12. Edmonds, J. and Karp, R.M. (1972) Theoretical Improvements in Algorithmic Efficiency for Network Flow Problems. Journal of the ACM, 19, 248-264. http://dx.
doi.org/10.1145/321694.321699
13. http://www.informatik.uni-trier.de/~naeher/Professur/research/generators/maxflow/tg/

2. Problem Description and Mathematical Models

We describe the problem in a more general case. In the minimum congestion k-splittable multi-commodity flow problem, a directed graph is given with and, with arc capacities,. A set of commodities is denoted by, each commodity has a certain amount of demand to transmit, a source node and a destination node, and the number of paths that commodity can use. The goal is to find a flow that satisfies all demands of the commodities and minimize the congestion: Find the smallest such that there exists a feasible flow satisfying the demands and the path restrictions if all capacities are multiplied by. In [1] , we first propose two different mathematical models, namely the arc-path and arc-flow model. In this paper, we also use the two models to describe our problem.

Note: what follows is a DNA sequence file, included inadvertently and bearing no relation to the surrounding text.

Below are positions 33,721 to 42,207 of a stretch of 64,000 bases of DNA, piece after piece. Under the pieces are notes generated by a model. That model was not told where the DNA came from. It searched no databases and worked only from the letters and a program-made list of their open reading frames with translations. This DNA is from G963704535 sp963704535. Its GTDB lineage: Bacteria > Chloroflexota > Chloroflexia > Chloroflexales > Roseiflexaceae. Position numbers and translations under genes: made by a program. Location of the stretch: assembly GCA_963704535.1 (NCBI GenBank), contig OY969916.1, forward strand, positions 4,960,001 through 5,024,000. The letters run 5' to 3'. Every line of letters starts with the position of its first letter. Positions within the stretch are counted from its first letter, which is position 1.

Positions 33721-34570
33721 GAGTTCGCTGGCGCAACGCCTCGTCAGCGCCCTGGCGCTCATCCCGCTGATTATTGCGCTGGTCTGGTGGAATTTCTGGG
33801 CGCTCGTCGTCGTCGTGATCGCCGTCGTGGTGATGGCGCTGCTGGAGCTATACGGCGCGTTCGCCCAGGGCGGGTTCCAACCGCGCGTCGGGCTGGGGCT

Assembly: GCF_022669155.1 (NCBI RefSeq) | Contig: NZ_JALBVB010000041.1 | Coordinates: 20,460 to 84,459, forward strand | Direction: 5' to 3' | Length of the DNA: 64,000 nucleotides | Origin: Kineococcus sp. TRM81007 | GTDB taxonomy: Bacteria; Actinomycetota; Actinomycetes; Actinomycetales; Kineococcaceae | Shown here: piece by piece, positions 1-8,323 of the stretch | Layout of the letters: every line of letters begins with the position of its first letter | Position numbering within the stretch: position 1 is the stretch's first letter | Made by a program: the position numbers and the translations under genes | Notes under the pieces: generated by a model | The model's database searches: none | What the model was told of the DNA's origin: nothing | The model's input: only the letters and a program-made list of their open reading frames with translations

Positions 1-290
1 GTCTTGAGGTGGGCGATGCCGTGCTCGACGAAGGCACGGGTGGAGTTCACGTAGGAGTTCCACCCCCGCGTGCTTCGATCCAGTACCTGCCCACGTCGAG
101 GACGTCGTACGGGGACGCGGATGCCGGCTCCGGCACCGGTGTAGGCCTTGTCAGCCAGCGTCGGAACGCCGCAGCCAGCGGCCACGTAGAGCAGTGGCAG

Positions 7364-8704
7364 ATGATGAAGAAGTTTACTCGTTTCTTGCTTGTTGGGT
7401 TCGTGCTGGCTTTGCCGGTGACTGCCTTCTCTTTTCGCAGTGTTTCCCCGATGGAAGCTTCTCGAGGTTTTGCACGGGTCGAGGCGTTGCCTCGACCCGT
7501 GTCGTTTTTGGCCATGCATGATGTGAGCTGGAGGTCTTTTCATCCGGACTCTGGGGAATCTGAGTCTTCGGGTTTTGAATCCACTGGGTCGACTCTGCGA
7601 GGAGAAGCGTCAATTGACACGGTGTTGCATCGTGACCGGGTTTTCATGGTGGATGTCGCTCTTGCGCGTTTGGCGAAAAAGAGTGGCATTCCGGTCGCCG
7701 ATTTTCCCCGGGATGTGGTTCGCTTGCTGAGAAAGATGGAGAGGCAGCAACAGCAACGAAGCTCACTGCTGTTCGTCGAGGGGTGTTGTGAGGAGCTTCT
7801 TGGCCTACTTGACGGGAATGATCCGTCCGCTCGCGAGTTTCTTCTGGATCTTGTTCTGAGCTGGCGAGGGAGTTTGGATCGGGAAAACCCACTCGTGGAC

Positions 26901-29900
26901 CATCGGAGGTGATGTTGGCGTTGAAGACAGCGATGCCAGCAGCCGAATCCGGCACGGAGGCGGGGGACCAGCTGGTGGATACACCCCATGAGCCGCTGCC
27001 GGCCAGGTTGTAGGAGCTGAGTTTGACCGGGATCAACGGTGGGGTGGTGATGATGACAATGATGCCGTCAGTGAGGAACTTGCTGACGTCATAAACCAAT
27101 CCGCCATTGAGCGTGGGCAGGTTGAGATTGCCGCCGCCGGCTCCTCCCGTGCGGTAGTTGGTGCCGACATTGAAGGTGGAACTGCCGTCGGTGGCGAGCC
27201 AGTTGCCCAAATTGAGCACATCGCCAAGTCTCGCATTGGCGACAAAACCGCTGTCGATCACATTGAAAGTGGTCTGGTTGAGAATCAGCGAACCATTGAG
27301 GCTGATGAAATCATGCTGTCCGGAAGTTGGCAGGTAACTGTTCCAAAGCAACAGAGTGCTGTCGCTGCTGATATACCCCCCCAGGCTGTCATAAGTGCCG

2.1. The Arc-Path Model

Let denotes the set of all paths of commodity, denotes the flow value on path of commodity, denoting whether or not path is used by commodity. denotes the maximum flow value that path can transmit.

This problem is formulated as follows:

(1)

(2)

(3)

(4)

(5)

(6)

(7)

The objective function is to minimize the factor that each edge can multiply. The first constraints (1) ensure that the flow value on an edge is at most of its capacity, is a constant, if, , otherwise. The constraints (2) ensure that each commodity's demand is satisfied, and constraints (3) indicate that only path is used by commodity, that is, the flow value can be non-negative. The notation is any upper bound of the objective value, which can be selected by with. Constraints (4) limit the number of paths that a commodity can use. Constraints (5)-(7) force the variables to take on feasible values.